The best way to be efficient in web development is to avoid redundancy.  Using CSS variables for common values that get repeated throughout a stylesheet is a very helpful way to accomplish this.  I’ve also found them extremely helpful when working with margins, paddings, and the calculations thereafter in layouts and media queries.

How To Use CSS Variables

Let’s look into how to use a CSS variable.  The first step is to set the variable name and value.  We do this by declaring it at the beginning of a style sheet in the :root  psuedo element.  This allows the variable to be accessible by all selectors in the stylesheet.  In this example, we are going to set a variable to a common color we may use throughout the stylesheet.

We have now set the variable “light-blue” to a HEX value that I can use throughout the site, like the following example:

Just like that, the background color for that element will become #336699 and if I ever want to change it, I only need to adjust the variable at the beginning of the stylesheet!  I can use the variable in many selectors for various reasons and only need to refer to one place to ever change that value.

There is also an optional second value when using the variable in the event it isn’t provided:

So, that’s cool and all, but let’s see some examples of how this can be really helpful.

Examples of CSS Variables

Let’s say I have a theme and having consistent spacing is incredibly important.   Well, I can declare a CSS variable for that spacing and re-use it throughout the theme stylesheet:

Let’s take a look at what’s happening here.  I want the spacing of the elements to always be 32 pixels, so I declare my “spacing” variable and then re-use it in a few places.  You can use the variables as one part of the property value, much like I am in both declarations, to make them even more flexible.  The paragraphs will have a property of margin: 32px auto;  and the container will have a property of padding: 32px 0;.

To dive even deeper — there’s a good chance I am going to want to change this value on smaller devices/screens.  Thanks to the flexibility of this function, I can change it through a media query and never have to declare new stylesheet rules!

Now, on devices smaller than 720px, the paragraphs will have a property of margin: 16px auto;  and the container will have a property of padding: 16px 0;.   We’ve updated a property on multiple elements on the site with a single stylesheet rule.  How cool is that??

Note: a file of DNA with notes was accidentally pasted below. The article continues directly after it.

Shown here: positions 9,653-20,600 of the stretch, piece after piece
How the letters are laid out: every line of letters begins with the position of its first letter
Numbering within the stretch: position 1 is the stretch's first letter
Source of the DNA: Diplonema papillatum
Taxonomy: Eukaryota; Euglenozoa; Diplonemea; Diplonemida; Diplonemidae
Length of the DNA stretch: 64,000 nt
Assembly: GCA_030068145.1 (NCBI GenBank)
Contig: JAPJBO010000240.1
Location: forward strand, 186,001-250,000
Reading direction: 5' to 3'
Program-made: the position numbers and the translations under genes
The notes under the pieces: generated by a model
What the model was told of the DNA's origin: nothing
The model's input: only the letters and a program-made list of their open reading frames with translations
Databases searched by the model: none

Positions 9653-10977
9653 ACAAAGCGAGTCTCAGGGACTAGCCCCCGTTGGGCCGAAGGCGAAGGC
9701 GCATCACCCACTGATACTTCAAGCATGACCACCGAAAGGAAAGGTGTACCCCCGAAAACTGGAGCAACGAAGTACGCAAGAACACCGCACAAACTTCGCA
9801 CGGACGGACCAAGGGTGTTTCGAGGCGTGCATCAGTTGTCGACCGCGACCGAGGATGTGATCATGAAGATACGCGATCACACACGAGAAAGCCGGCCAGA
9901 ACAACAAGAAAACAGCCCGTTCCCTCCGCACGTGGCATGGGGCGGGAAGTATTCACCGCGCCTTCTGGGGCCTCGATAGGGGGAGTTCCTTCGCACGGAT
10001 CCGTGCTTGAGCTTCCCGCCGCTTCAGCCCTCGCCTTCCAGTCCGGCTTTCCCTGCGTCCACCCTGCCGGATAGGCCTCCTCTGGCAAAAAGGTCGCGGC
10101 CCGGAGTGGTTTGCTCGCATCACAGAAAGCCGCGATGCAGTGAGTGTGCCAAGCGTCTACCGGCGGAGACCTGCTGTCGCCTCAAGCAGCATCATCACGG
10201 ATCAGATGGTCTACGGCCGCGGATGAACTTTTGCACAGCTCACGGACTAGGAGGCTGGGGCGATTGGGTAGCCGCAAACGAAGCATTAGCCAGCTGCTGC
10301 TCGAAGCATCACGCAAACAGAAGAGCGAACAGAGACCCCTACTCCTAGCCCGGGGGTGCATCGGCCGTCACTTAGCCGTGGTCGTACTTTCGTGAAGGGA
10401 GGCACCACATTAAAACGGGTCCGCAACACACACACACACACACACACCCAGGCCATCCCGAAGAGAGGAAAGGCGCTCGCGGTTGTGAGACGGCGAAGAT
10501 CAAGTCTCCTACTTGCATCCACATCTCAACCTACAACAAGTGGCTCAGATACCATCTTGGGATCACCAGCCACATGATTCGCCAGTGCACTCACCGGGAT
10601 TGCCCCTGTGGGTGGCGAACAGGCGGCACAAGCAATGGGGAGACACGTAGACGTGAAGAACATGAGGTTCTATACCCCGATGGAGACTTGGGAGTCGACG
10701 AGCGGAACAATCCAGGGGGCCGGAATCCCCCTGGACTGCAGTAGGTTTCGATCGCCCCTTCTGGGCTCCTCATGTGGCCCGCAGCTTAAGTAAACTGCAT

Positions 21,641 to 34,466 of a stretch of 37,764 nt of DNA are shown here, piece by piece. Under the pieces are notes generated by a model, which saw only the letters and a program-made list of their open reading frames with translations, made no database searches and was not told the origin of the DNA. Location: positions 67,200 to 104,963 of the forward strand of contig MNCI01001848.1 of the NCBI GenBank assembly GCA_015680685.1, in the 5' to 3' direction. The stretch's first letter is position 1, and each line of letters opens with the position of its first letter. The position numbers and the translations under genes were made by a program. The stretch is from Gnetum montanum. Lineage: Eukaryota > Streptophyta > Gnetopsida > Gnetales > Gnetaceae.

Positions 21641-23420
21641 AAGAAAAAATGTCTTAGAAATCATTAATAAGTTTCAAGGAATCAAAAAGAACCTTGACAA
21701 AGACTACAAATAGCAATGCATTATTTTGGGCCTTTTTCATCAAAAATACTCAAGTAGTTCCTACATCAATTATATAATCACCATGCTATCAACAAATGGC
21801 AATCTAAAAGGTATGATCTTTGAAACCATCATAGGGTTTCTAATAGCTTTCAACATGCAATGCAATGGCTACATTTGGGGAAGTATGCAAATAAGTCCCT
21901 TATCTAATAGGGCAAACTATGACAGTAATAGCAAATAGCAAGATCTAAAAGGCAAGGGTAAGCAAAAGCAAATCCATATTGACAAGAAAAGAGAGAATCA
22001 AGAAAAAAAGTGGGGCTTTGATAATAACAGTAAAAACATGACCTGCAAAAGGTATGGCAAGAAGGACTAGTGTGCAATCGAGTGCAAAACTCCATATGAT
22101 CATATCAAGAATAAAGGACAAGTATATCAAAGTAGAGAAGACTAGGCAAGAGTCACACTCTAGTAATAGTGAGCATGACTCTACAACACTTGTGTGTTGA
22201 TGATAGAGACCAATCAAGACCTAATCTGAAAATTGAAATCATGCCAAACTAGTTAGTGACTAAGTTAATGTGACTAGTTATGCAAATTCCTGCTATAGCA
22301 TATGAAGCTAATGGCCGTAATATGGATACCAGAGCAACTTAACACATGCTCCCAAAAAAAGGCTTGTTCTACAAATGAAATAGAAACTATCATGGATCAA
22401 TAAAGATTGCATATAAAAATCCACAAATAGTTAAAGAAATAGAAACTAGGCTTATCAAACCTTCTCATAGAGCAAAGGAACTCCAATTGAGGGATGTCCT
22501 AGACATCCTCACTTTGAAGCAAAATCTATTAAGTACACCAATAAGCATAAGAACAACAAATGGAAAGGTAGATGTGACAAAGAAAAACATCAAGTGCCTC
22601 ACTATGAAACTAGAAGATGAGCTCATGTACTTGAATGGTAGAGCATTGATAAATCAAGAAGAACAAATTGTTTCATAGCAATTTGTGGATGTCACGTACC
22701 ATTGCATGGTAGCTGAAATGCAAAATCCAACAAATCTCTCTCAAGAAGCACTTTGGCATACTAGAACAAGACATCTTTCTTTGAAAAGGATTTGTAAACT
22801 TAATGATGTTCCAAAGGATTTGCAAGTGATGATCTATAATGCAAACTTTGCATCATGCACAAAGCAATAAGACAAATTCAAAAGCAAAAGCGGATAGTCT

And if you’re wondering, yes, you can have multiple variables with multiple media queries:

Even more helpful, you can include variables as part of another function like calc()  or another stylesheet value:

The padding for the container will now become 24px (because we divided it in half) and there will be a 2 pixel solid blue border with the color we specified around the element.

IE fallback

Unfortunately, not every browser supports CSS variables.  Most notably, Internet Explorer.  I still come across clients who want this browser compatibility so here is your fallback: Find + Replace!  Haha, just kidding, but seriously — I often develop a site using CSS variables, spare myself valuable time avoiding redundancy, and then find and replace the variable with the value in a text editor or IDE.  It’s stupid and it’s simple.

Conclusion

The possibilities are absolutely endless for CSS variables which is why they have become such a favorable tool for developers.  They’ve become part of my workflow more and more.  On almost every project I find another method of using them which saves me valuable time and typing!

Hope that helps! Happy coding!

CSS Fix For Sticky Headers with the WordPress Admin Bar

December 8, 2019

If you’ve developed themes with HTML & CSS for WordPress, you know that the admin bar often interferes with sticky headers.  The elements overlap each other making one illegible. Both elements are usually placed at the very top and depending what z-index value is used, one is going to appear on top of the other.

Let’s assume you are using a mark-up similar to what is below:

And your CSS for that element could be as simple as:

Well, that unfortunately renders right where WordPress likes to put the admin bar.   It will render something like the image below where the header and admin bar overlap one another.

Luckily, there is a quick CSS fix which will move the sticky element below the admin bar when it is rendered.  If the WordPress admin bar is being used, the <body>  element gets a class of .admin-bar which makes it incredibly easy to make a rule for.  Since the admin bar is 32px in height on desktop and 46px on mobile, we can simply add:

This moves your sticky element below the admin bar, if present, and renders the site how you would expect to see when having two position:fixed; elements.

Spacing for Fixed Elements in the Header

You’ll notice on this site that I use a position:relative; element called .header-spacer  to serve as a “margin” for the fixed header.  I like using this trick to account for the correct spacing you’d like to see with a sticky element so the relative elements aren’t pushed to the top of the page.  Below is an example of the mark up on how I prefer to accomplish this:

And the CSS would be:

The caveat is you need to know your fixed element’s height.  I have found over the years that it is pretty easy to identify and maintain this, even when styling for responsive and mobile. People often use Javascript to calculate the height of the header and then apply that to the header-spacer, but this can often be inconsistent when there are images involved depending on when they are rendered.